September 6, 2012; Source: Times Union
Here’s a legal case that only Hustler publisher Larry Flynt could love. A lawyer representing the owner of a Latham, N.Y. strip club, Nite Moves, is making the argument that the all-nude club is a tax-exempt entity due to language in New York state tax law providing tax exemptions for “dramatic or musical art performances” at a “cabaret or similar place.” Attorney W. Andrew McCullough has told the state’s Court of Appeals that “the state of New York doesn’t get to be a dance critic” and that “the state of New York has no business differentiating between the Bolshoi and what we do.” In a Flynt-like assertion, club owner Steven Dick Jr. is making First Amendment arguments, saying, “If it’s exotic dance today, it could be rap music next year…it could be slasher films years from now. Where’s the line in art?”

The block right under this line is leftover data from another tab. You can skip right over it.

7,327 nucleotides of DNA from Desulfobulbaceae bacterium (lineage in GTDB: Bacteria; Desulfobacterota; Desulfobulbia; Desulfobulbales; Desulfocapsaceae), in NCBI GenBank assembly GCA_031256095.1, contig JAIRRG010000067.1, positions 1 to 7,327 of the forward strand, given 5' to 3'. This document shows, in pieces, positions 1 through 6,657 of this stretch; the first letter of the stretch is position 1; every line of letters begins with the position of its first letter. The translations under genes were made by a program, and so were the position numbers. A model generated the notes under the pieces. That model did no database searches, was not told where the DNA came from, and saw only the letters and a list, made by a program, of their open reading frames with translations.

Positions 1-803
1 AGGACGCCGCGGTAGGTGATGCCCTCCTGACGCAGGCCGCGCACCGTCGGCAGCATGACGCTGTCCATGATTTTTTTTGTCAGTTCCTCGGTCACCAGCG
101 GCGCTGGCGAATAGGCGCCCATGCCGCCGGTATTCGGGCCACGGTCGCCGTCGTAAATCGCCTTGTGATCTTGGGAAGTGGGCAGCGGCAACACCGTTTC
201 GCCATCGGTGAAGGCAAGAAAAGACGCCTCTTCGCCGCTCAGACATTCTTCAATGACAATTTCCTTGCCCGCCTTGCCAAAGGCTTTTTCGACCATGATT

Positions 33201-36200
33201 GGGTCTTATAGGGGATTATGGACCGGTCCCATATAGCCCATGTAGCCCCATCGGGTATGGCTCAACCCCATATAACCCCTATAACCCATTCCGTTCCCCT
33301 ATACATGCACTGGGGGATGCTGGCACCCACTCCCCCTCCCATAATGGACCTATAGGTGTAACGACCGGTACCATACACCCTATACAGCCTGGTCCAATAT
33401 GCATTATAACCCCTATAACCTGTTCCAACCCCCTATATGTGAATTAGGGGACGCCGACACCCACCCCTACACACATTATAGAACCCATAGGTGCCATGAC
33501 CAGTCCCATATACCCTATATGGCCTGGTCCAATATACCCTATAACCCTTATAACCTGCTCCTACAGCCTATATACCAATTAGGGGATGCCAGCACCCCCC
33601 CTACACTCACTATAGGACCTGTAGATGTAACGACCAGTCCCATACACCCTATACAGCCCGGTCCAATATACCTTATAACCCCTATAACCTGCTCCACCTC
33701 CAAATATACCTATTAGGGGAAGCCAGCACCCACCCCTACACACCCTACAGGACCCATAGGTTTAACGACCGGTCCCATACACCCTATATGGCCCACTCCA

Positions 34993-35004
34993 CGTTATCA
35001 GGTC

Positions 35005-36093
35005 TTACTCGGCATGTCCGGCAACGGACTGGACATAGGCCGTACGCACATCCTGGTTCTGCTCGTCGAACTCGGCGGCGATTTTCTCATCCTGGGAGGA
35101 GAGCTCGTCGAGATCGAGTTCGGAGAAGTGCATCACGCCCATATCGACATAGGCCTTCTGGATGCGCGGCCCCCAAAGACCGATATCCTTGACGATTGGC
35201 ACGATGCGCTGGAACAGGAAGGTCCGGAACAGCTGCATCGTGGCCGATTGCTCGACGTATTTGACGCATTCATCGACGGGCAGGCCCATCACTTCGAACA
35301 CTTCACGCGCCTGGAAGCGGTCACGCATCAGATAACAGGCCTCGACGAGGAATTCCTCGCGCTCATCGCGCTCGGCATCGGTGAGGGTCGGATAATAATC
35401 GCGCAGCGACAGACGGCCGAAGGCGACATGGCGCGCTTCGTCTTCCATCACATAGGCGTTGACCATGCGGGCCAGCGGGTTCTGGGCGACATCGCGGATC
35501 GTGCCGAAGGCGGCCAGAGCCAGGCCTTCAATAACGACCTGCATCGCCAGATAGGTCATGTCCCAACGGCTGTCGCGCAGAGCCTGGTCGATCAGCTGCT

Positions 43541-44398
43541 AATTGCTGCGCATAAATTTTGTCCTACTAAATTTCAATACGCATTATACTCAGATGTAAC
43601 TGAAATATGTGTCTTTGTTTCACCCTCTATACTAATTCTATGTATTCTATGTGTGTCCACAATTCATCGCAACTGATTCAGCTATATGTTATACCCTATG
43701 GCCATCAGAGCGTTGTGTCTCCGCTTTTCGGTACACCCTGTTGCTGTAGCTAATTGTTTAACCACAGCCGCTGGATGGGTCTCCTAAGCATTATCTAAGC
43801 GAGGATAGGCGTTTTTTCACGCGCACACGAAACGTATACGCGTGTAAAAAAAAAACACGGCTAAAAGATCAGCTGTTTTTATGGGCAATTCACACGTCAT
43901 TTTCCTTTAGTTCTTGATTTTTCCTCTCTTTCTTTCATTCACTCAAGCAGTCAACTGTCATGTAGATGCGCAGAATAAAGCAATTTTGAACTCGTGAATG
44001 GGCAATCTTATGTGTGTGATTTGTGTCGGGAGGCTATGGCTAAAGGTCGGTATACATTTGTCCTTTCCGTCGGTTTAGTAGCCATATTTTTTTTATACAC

Possibly tempering Dick’s credibility as a First Amendment defender is the fact that his passion in this arena seems to have coincided with his realization that he owed the state hundreds of thousands of dollars in outstanding sales tax payments.
So is Nite Moves simply a venue for “dramatic or musical art performances?” Robert Goldfarb, the state’s assistant solicitor general, doesn’t think so, suggesting that when it comes to nude dancing, the emphasis, at least to the Nite Moves clientele, is on the nude part, not the dance part. Says Goldfarb, “I would submit that if the women kept their clothes on, no one would be coming to this bar for the dance performances.”
We’d love to hear from readers on this topic—especially those in the arts. –Mike Keefe-Feldman